Spider-Man fans have seen a lot of iterations of Peter Parker over the years, both in live-action and animated form, but the new Disney XD series Marvel’s Spider-Man aims to deliver something fresh and new. Leading that effort is Peter Parker himself, voiced by Robbie Daymond. I got to speak with him ahead of the series’ hour-long premiere that airs on Saturday, August 19th at 7:00 am ET/PT on Disney XD (and on the Disney XD App and VOD).
A big fan of the Spider-Man comics, Daymond was drawn to this new series’ take on Peter Parker as a teenage science enthusiast (genius, really) who’s struggling to balance being a superhero with being a student. It keeps the spider-powered hero grounded and keeps him relatable to audiences, whether this is their first time watching Spider-Man’s animated adventures or just the latest in a long line of stories. We got into what makes Marvel’s Spider-Man different, how science plays into the equation, what sort of relationships viewers will get to experience, and appearances by heroes and villains alike down the road. (Some spoilers follow!)
For many of us, the Marvel comics were our first introductions to Spider-Man. It’s the same for Daymond, but the particular story he gravitated to might surprise you:
Robbie Daymond: When I transferred schools when I was really young in middle school, I was an outsider, I didn’t have any friends from elementary, or anything like that. My parents got me into comics and that was a way for me to trade comic book cards with friends in the schoolyard. I started reading the “Maximum Carnage” series. That just really hooked me as an 11 or 12-year-old boy. Spider-Man quickly became my favorite superhero. That was my introduction into it.
That’s a strong story to start your Spider-Man fandom with! (Don’t expect Cletus Kasady to show up anytime soon.) But it’s that bold kind of storytelling from the comics that Daymond is most excited to bring to the small screen:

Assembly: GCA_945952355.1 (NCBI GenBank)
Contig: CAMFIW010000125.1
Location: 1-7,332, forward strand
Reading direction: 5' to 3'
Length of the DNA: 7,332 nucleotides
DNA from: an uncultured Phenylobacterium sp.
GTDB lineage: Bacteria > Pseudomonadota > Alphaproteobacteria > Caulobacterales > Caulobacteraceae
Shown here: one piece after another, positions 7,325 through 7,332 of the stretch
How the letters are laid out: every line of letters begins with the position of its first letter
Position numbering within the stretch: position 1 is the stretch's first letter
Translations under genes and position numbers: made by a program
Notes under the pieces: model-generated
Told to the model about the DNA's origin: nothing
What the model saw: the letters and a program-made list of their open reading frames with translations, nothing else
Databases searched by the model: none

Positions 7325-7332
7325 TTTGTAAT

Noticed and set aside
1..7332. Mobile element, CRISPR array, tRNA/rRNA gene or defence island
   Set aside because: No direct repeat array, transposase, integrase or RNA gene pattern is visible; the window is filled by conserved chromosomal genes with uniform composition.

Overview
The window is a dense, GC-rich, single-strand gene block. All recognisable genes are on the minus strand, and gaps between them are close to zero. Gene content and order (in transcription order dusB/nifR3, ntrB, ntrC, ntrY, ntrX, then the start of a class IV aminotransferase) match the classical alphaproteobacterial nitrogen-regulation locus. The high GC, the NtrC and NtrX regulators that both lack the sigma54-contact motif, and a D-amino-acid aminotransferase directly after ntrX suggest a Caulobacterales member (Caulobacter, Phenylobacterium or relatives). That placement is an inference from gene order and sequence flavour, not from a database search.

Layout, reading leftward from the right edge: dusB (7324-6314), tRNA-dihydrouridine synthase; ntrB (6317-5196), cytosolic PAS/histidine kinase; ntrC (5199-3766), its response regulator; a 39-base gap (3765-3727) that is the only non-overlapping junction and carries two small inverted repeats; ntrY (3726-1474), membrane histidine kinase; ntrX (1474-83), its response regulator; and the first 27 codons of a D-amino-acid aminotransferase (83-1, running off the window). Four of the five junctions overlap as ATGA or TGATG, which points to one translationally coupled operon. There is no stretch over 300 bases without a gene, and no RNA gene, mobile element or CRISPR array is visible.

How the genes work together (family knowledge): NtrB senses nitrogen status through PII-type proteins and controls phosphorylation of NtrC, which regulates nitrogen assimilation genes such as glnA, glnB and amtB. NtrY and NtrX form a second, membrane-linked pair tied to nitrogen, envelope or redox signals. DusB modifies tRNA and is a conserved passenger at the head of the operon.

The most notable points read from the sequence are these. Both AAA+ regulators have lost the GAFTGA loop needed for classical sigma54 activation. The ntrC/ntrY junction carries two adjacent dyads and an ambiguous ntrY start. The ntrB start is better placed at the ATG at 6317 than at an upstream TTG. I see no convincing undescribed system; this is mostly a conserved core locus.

Daymond: I’ve always wanted big, sweeping story arcs for Spider-Man and that hasn’t been around as much in the animated stuff. There are some good examples, but I feel like a really exciting thing about this show is the relationships and what’s going on in Peter’s life. I think that’s always been the greatest thing about the character. He’s not Bruce Wayne, he doesn’t have unlimited resources. He’s not Clark Kent, he’s not super-powered and godlike. He’s a regular guy with some powers trying to do the right thing, and I think they do a really good job in this series about, how does Peter pay his tuition to go to Horizon? How does he make sure there’s not too much pressure on Aunt May to facilitate the life that he wants to live? How does he become self-sufficient?
I think that’s one of the coolest parts about the dynamic between Peter and his life as Spider-Man. The show does a great job of focusing on that. A lot of the writers, producers, and character designers really have a deep understanding of Spider-Man’s history and pedigree. They really know the sweet spots and tone that they want to hit and they do a great job of bringing that to the surface in a new and exciting way.